Infectious Disease Containment Based on a Wireless Sensor System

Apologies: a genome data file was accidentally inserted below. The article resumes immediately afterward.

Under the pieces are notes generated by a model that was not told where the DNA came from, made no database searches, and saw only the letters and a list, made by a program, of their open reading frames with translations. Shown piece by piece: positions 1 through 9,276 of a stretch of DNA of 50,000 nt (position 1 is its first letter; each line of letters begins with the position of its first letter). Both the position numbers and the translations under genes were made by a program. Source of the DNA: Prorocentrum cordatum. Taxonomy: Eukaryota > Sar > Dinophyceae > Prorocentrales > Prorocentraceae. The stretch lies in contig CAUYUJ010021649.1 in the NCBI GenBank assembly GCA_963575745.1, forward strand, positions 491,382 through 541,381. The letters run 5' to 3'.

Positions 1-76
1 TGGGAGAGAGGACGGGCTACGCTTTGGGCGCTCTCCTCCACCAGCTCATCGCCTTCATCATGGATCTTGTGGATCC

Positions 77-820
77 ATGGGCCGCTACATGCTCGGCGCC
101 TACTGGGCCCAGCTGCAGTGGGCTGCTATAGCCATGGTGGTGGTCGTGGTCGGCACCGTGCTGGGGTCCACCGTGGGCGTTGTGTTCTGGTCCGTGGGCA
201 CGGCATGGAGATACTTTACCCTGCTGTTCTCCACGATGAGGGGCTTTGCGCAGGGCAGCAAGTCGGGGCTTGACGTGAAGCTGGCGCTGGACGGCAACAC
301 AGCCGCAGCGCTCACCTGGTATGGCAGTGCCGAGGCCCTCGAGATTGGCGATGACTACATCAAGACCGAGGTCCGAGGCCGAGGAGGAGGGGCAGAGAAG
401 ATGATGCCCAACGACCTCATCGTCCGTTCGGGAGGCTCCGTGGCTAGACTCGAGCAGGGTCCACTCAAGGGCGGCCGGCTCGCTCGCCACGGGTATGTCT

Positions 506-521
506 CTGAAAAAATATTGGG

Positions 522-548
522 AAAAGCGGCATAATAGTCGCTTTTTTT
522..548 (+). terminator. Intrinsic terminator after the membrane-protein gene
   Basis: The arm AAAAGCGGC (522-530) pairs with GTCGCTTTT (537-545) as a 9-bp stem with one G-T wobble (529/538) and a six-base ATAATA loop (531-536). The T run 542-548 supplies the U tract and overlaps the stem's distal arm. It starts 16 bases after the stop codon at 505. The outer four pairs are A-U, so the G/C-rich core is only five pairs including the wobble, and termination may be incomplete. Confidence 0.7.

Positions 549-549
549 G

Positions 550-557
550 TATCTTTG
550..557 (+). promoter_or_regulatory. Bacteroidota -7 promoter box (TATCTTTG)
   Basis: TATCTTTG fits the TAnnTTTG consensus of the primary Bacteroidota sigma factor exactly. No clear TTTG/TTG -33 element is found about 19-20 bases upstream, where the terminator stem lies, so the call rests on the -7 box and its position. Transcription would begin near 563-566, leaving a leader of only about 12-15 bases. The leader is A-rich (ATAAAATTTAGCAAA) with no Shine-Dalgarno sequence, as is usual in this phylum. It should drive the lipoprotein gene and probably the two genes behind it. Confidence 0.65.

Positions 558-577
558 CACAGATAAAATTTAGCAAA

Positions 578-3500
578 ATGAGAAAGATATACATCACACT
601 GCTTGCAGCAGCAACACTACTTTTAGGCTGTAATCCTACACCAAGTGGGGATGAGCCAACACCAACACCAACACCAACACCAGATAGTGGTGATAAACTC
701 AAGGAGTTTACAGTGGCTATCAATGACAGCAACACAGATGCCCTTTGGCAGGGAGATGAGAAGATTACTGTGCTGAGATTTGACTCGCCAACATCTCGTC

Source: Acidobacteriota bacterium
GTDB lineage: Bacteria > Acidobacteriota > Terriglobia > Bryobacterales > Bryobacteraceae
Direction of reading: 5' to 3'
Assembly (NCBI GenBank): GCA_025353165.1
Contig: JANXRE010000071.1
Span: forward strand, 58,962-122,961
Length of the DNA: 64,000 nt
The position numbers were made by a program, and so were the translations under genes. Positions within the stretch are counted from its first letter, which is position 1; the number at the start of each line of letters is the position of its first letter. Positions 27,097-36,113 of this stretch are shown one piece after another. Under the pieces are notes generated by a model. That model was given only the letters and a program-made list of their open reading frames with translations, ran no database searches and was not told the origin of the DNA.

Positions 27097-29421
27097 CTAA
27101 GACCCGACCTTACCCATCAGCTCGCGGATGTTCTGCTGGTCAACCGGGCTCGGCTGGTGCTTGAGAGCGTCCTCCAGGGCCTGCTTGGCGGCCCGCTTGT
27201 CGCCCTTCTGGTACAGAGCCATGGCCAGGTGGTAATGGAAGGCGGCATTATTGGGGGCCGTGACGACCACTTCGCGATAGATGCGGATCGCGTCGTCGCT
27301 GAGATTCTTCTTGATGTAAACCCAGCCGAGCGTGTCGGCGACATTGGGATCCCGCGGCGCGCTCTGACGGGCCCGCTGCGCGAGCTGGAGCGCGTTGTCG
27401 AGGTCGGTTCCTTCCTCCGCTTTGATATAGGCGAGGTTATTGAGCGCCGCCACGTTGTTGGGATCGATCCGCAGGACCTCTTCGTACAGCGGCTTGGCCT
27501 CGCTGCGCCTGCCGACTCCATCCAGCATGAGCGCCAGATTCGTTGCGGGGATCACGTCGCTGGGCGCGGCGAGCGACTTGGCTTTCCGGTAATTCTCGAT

Infectious diseases pose a serious threat to public health due to its high infectivity and potentially high mortality. One of the most effective ways to protect people from being infected by these diseases is through vaccination. However, due to various resource constraints, vaccinating all the people in a community is not practical. Therefore, targeted vaccination, which vaccinates a small group of people, is an alternative approach to contain infectious diseases. Since many infectious diseases spread among people by droplet transmission within a certain range, we deploy a wireless sensor system in a high school to collect contacts happened within the disease transmission distance. Based on the collected traces, a graph is constructed to model the disease propagation, and a new metric (called connectivity centrality) is presented to find the important nodes in the constructed graph for disease containment. Connectivity centrality considers both a node's local and global effect to measure its importance in disease propagation. Centrality based algorithms are presented and further enhanced by exploiting the information of the known infected nodes, which can be detected during targeted vaccination. Simulation results show that our algorithms can effectively contain infectious diseases and outperform other schemes under various conditions.